Benchmark Your Current Metal Price by Grade, Shape and Alloy: See How it Stacks Up

Not all commodities, it has to be said, but squeezed fundamentals and solid global GDP growth are encouraging investors to get back into oil and some metals — like copper and zinc — after several years of poor commodities performance.

The S&P has gained 82% in the last five years, while the S&P Goldman Sachs Commodity Index (GSCI) has dropped by 34% as commodities have been out of favor.

But the fundamentals are changing for many commodities this year, encouraging renewed interest in the sector among fears that equities my soon top out.

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AdobeStock/Stephen Coburn

Before we head into the weekend, let’s take a look back at the week that was.

Benchmark Your Current Metal Price by Grade, Shape and Alloy: See How it Stacks Up

Free Sample Report: Our Annual Metal Buying Outlook

AdobeStock/Stephen Coburn

The oil market is in a state of high excitement.

Benchmark Your Current Metal Price by Grade, Shape and Alloy: See How it Stacks Up

In the space of just a week or so, analysts have gone from being pretty sanguine about the possibility of price rises — giving muted credit to OPEC and its partners in stemming the flow of excess production and stabilizing the market – to talking about Brent crude hitting $75 a barrel before the end of the year.

True, that suggestion by Bank America Merrill Lynch was a bit of an outlier, but several are talking of $70 being possible, according to the Financial Times.

So, what’s stirred the oil market?

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Industrial metals are in the grips of a bear market, various outlets report, and one of the main narratives sounds like a case of the market having its cake and eating it too.

Benchmark Your Current Metal Price by Grade, Shape and Alloy: See How it Stacks Up

The FT reports that the oil price, as referenced by the Brent crude quotation, has topped $60 a barrel for the first time in two years.

The article quotes various sources suggesting that while demand is strong, the rise in prices is driven more by supply constraints than by a sudden surge in demand (which caused the China-inspired super-cycle in the last decade). This time, a combination of reduced investment in new capacity (resulting from low prices in recent years) and the OPEC-led production constraints initiated in November 2016 are gradually tightening the market. Trader Trafigura is quoted as predicting demand will outstrip supply by as much as 4 million barrels a day by the end of the decade as supply becomes under better control and the U.S. shale industry fails to make up the delta between supply and gradually rising demand.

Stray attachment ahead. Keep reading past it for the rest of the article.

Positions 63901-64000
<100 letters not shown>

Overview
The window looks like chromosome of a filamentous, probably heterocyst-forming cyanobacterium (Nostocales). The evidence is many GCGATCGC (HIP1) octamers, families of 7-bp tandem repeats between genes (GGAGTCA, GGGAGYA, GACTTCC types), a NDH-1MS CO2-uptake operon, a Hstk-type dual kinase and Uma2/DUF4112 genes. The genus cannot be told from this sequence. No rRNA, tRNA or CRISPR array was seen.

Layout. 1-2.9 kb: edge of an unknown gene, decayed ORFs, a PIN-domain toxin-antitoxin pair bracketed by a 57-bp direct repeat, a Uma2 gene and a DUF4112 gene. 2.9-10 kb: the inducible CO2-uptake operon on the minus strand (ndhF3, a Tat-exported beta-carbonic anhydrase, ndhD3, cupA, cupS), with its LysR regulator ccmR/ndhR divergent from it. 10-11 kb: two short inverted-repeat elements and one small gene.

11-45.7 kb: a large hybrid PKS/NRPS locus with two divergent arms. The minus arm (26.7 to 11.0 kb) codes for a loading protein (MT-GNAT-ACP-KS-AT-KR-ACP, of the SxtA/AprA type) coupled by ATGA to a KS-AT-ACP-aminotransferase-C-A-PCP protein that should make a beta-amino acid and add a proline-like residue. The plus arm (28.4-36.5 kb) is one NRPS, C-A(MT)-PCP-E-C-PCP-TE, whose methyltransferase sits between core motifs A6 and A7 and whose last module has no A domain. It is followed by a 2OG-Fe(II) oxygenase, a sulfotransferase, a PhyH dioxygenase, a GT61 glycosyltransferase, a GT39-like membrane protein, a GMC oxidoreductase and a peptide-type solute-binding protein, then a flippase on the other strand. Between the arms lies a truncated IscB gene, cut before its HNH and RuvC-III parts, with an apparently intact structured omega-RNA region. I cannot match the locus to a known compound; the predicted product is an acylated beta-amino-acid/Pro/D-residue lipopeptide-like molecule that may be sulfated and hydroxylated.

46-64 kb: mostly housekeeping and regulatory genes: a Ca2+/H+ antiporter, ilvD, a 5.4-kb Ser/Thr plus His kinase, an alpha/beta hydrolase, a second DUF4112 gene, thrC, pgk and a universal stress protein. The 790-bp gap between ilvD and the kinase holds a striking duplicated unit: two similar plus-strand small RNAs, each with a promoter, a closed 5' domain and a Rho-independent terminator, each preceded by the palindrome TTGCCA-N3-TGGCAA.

That’s where the have the cake and eat it too part comes in.

At the same time, industrial metals are rising strongly. Copper passed $7,000 per ton last month and aluminum is knocking on the door of $2,200 per ton. The cobalt price has doubled in the last 18 months and nickel, long in the doldrums due to over-supply and poor demand from the stainless sector, has also been on the rise due to projected battery demand from electric vehicles and charging infrastructure.

On the face of it, this appears like investors are picking and choosing their good news. If electric vehicles are such a strong bet that metals demand is set to soar, then surely oil demand is set to collapse. That prospect should undermine the oil price, you may reasonably suggest.

If only it were that simple.

Even a doubling of battery production would suggest an extra 750,000 vehicles based on 2016 global electric vehicle and hybrid production of 773,600 units, according to EV-volumes.

There was modest, by global light vehicle sales, of 90 million units in 2016, just 0.86%. Yet for cobalt, it’s still significant when you consider the battery industry currently uses 42% of global cobalt production, so an ongoing rise of 42% increase in lithium ion battery demand (2016 over 2015) would be highly disruptive to cobalt demand.

Plug-in vehicle sales grew 20 times faster than the overall market, justifiably causing concern that cobalt supply could be strained by this one market application.

Worryingly for cobalt, the fastest-growing market is also the largest.

Driven by government subsidies, the Chinese market, at some 351,000 units last year, also grew at 84% over 2015. The switch to EV and PHEV cars is part of Beijing’s drive against pollution, so incentives are not likely to be relaxed anytime soon. Growth of this magnitude dwarfs the 13% and 36% growth rates in Europe and the U.S., respectively.

Free Sample Report: Our Annual Metal Buying Outlook

No wonder cobalt prices have doubled and yet oil prices have virtually ignored the message the rise in EV sales is telling us. One is major disruption to a small, constrained and geographically, supply market, while the other is a long-term trend to a still growing vast supply and demand market that will take years to impact consumption figures.